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Editor,—In a recent article, Cavadini and colleagues told us that during the past thirty years the youth in the US have shown a decrease in total energy consumed, as well as the percentage of energy from fat and, particularly, saturated fats.1 So what are the conclusions of the article? That “these trends ... may compromise the health of future US populations”.
In the discussion section the authors expressed concern about low iron and fibre intakes, despite the fact that both have risen steadily in the past 30 years. Concern is also expressed about falling calcium intake, due to a decrease in consumption of dairy products. US milk intake has always been exceptionally high and, being rich in saturated fat, a reduction is probably desirable. However, the current lower intake still supplies levels of calcium much higher than those for children in other developed countries.
There seems little doubt that US children are growing fatter, but I am at a loss to see in what way their dietary intake explains this. Presumably the reduction in energy intake is offset by an even greater reduction in activity, but the effect is that, in composition terms, the diet of today's adolescents, though supplying more energy than required for current levels of activity, seems healthier than it has ever been.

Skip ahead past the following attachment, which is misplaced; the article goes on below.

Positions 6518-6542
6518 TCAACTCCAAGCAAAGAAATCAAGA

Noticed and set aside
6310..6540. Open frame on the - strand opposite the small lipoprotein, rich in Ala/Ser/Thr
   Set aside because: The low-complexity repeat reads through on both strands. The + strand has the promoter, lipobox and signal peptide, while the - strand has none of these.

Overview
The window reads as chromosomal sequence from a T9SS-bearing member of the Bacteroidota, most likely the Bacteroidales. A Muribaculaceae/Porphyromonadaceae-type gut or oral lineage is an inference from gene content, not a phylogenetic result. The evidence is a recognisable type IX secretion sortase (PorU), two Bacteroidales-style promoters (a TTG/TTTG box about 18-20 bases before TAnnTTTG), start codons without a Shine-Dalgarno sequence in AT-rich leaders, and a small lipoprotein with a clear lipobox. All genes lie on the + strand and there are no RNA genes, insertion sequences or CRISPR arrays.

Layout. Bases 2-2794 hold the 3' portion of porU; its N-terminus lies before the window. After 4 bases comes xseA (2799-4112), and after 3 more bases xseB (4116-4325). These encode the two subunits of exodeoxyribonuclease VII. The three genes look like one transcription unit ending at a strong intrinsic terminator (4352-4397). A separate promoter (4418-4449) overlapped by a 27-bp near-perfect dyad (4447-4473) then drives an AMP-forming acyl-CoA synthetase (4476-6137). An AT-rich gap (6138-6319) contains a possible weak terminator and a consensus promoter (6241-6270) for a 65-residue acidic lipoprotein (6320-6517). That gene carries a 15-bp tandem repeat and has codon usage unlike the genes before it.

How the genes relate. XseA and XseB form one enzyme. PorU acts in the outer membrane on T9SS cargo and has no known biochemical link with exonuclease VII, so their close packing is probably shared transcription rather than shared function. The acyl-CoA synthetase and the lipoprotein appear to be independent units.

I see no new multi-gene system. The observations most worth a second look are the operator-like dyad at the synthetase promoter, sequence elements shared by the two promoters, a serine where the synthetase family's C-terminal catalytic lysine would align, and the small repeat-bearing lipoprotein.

The old fashioned disciplinarian mother used to shout to her children in the next room “whatever you're doing: stop it!”. This seems to be our attitude towards young people as a group. It is sad to see a scientific article falling back onto the accepted paradigm that the youth of today are decadent and unhealthy. Could the authors not have had the imagination to explore the meaning of these results and even suggest that some things might be improving instead of getting worse?
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